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Trade, Institutions and Religious Tolerance: Evidence from India

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  • Jha, Saumitra

    (Stanford U)

Abstract

This paper analyses the incentives that shaped Hindu and Muslim interaction in India's towns from the rise of Islam to the rise of European intervention in the 17th century; it argues that differences in the degree to which medieval Hindus and Muslims could provide complementary, non-replicable services and a mechanism to share the gains from exchange has resulted in a sustained legacy of religious tolerance. Due to Muslim-specific advantages in Indian Ocean shipping, incentives to trade across ethnic lines were strongest in medieval trading ports, leading to the development of institutional mechanisms that further supported inter-religious exchange. Using new town-level data spanning India's medieval and colonial history, this paper finds that medieval trading ports were 25 percent less likely to experience a religious riot between 1850-1950, two centuries after Europeans disrupted Muslim dominance in overseas shipping. Medieval trading ports continued to exhibit less widespread religious violence during the Gujarat riots in 2002. The paper shows that these differences are not the result of variation in geography, political histories, wealth, religious composition or of medieval port selection, and interprets these differences as being transmitted via the persistence of institutions that emerged to support inter-religious medieval trade. The paper further characterises these institutions and the lessons they yield for reducing contemporary ethnic conflict.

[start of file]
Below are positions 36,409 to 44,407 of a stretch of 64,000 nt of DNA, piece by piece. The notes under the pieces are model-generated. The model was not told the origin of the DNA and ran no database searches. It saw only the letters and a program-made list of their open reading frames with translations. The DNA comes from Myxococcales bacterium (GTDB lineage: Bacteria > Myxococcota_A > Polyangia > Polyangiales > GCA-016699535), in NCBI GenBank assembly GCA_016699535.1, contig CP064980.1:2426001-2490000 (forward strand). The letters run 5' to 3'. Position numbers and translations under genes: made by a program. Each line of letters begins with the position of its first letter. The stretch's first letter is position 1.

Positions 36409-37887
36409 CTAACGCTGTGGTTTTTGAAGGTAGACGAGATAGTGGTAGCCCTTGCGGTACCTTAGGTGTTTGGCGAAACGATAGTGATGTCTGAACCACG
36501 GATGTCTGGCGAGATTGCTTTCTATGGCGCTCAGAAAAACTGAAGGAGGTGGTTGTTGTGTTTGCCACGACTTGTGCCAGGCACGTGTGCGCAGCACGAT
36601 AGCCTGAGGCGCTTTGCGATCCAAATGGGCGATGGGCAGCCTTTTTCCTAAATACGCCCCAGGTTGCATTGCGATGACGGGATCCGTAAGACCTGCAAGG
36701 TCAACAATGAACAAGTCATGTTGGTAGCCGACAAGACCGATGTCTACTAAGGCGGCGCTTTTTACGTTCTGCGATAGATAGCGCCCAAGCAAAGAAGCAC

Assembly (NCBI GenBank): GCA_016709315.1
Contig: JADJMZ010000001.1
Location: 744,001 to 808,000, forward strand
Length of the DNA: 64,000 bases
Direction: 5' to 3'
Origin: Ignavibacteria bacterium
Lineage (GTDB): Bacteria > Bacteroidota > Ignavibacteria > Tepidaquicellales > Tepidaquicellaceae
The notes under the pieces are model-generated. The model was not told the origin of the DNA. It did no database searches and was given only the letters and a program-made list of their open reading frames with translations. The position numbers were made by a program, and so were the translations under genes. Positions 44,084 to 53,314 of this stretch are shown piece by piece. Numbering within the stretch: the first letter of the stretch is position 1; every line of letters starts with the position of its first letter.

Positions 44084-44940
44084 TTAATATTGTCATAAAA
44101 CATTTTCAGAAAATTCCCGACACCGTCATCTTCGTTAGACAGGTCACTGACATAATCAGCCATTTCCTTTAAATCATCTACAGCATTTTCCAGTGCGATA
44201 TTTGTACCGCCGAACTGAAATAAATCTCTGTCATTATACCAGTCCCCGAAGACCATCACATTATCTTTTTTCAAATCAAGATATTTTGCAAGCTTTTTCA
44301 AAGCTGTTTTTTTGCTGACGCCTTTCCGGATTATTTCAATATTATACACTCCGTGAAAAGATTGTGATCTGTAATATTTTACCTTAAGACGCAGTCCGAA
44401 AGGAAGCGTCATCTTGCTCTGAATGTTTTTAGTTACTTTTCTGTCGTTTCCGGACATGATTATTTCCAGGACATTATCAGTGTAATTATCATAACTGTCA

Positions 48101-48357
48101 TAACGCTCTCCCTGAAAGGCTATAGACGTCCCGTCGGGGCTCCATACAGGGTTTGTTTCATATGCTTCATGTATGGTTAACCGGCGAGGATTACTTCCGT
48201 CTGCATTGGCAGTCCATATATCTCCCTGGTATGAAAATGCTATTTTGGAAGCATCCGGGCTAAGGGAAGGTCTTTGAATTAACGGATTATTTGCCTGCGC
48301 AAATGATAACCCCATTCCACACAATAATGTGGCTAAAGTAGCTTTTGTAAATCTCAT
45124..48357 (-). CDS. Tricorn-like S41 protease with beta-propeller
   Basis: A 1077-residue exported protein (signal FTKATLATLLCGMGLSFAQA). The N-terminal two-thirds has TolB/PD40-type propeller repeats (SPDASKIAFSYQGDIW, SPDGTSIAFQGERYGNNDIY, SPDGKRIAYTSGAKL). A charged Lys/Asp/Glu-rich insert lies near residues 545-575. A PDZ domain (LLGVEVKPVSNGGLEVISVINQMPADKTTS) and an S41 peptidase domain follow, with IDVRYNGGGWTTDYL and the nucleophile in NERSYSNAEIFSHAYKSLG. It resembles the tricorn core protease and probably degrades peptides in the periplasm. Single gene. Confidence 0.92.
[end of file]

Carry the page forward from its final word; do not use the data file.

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Paper provided by Stanford University, Graduate School of Business in its series Research Papers with number 2004.

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Date of creation: Jan 2008
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Handle: RePEc:ecl:stabus:2004

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  1. Abhijit Banerjee & Lakshmi Iyer, 2005. "History, Institutions, and Economic Performance: The Legacy of Colonial Land Tenure Systems in India," American Economic Review, American Economic Association, vol. 95(4), pages 1190-1213, September.
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  3. Jos� G. Montalvo & Marta Reynal-Querol, 2005. "Ethnic Polarization, Potential Conflict, and Civil Wars," American Economic Review, American Economic Association, vol. 95(3), pages 796-816, June.
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  6. Polachek, Solomon & Seiglie, Carlos, 2006. "Trade, Peace and Democracy: An Analysis of Dyadic Dispute," IZA Discussion Papers 2170, Institute for the Study of Labor (IZA).
  7. Smith, Richard J & Blundell, Richard W, 1986. "An Exogeneity Test for a Simultaneous Equation Tobit Model with an Application to Labor Supply," Econometrica, Econometric Society, vol. 54(3), pages 679-85, May.
  8. Edward Miguel & Shanker Satyanath & Ernest Sergenti, 2004. "Economic Shocks and Civil Conflict: An Instrumental Variables Approach," Journal of Political Economy, University of Chicago Press, vol. 112(4), pages 725-753, August.
  9. Milgrom, Paul R & Qian, Yingyi & Roberts, John, 1991. "Complementarities, Momentum, and the Evolution of Modern Manufacturing," American Economic Review, American Economic Association, vol. 81(2), pages 84-88, May.
  10. Timur Kuran, 1997. "Islam and Underdevelopment: An Old Puzzle Revisited," Journal of Institutional and Theoretical Economics (JITE), Mohr Siebeck, Tübingen, vol. 153(1), pages 41-, March.
  11. José Garcia Montalvo & Marta Reynal-Querol, 2004. "Ethnic polarization, potential conflict and civil wars," Economics Working Papers 770, Department of Economics and Business, Universitat Pompeu Fabra, revised Mar 2005.
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